I recall, when entering seventh grade, being apprehensive about the loss of modesty in PE locker rooms. But it was about that time, age 11 or 12 (particularly the summer before junior high school) when I began to pay more attention to “men”. I noticed that often men seemed to have more body hair than women. This effect was particularly noticeable in a racially segregated society, because that observation is much more true of Caucasians than of any other races. I recall my father making comments that supported such a notion. One time when Aldo Ray (“The Naked and the Dead”, 1958, which I need to see for its political message) appeared on television (BW in those days), my father said, “Look how hairy he is.” Other times, he would remark about some fat men, “pot belly, no ambition”. I got the idea that men’s bods do matter. But nobody was supposed to talk about it. Mother would remain mum about his gratuitous observations.
Then, during those summers in Kipton, Ohio, I had a playmate companion, an aunt’s foster child on the farm, who was a big fan of the Cleveland Indians in their heyday (with the “Big 4” pitching rotation) and Mother (while Dad was away on sales trips) would take us kids to plenty of day baseball games in Cleveland in “The Mistake by the Lake” (old Municipal Stadium, with its wire outfield fence). I remember ace lefthander Herb Score’s injury from a batted ball, underscoring that sports involves physical risk. We built cardboard stadiums, and a real stadium of sorts, with an outfield fence, on a plot on the Ohio farm. But this other kid, David, also (at about age 13 or so) would make remarks about other men’s appearances, including mine.
So through my early teen years, I had this curiosity about male body parts, normally just out of sight, by clothing conventions, including wearing neckties for business (and the fanatic dress codes of IBM and EDS, requiring long socks and garters). There was a reason for office dress codes in the day (“The Man in the Gray Flannel Suit”, classic film): to keep attention away from men’s appearance, which was necessarily kept fungible for dangerous occupations and sometimes for war (World War II had been won only a decade before) and onto females. It seemed that in those days, women “needed” husbands and did not feel oppressed by lower pay or the expectations of stay-at-home. As a boy, this didn’t make complete sense – and, just as I predicted by the time I went to college – attitudes changed radically in succeeding decades. I was beginning to get the idea that active marital male sexuality (with penetration and procreation) was to become connected to having a dependent wife (and later children) and the necessary division of labor in era with less labor-saving technology.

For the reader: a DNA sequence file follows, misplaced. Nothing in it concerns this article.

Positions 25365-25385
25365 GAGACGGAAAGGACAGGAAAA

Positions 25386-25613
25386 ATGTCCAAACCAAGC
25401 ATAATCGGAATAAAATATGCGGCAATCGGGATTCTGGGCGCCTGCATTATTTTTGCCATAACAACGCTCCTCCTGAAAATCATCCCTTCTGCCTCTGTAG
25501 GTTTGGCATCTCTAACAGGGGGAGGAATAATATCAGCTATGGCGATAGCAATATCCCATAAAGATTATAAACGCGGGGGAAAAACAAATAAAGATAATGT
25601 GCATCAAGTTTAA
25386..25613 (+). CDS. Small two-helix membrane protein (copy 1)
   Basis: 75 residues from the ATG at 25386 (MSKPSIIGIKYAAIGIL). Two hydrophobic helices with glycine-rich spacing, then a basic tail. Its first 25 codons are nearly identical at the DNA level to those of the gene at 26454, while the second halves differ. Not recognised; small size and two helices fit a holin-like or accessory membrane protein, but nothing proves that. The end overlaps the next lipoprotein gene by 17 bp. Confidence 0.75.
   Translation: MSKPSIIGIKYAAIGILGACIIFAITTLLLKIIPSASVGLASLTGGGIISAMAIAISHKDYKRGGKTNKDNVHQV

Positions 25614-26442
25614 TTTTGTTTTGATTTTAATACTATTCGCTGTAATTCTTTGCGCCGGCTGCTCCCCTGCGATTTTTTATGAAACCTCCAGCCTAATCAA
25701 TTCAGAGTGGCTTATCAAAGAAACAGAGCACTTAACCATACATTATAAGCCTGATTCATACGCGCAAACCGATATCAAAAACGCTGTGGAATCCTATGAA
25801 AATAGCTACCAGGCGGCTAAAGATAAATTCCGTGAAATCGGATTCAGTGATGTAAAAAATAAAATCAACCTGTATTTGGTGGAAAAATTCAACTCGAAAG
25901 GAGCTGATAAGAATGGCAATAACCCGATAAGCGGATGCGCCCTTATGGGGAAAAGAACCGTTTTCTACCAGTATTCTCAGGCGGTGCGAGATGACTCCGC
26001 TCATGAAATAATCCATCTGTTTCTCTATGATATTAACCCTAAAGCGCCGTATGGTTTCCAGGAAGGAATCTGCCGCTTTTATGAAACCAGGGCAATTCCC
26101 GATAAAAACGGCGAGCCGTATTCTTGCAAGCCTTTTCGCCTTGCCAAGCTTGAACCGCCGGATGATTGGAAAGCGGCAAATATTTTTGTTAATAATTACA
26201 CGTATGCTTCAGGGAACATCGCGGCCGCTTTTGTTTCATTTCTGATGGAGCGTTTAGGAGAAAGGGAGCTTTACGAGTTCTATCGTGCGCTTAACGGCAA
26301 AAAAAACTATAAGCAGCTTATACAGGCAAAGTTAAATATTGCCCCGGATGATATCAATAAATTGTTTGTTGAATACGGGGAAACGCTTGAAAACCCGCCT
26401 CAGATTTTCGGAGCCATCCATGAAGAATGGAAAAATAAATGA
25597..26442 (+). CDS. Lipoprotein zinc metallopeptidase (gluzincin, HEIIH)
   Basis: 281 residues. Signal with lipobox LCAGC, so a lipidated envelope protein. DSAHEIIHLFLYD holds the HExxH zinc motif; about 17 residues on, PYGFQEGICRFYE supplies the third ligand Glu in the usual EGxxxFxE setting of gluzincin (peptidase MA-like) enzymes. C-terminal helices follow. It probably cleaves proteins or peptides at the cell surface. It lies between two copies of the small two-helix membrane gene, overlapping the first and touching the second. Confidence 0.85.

Men could shave their beards, and that didn’t matter, because almost everyone did. Men might or might not be circumcised, and that didn’t matter, because “you” would never ‘get to see” anyway in a “decent” society. (Well, just maybe the locker room or barracks). Nevertheless, during my teen years a cultivated a fantasy about what the more public parts would look like if “revealed”. In fact, “reveal” could become a party game. “Texture” mattered. Over the years, I noticed a differential progression in the appearance of young men as they matured. Some were “fat” and I simply ignored them. Body hair would appear first on the legs, then sometimes conspicuously arms and later chest, or sometimes not. This seemed like a secondary sexual characteristic marker that was allowed to remain just barely out o sight, so women (and men) could make something of it if they wanted to. At the same time, given male fungibility, it was reassuring to me to notice that some men had some attributes or properties that women didn’t have (or at least as much), and men had something to be ranked by.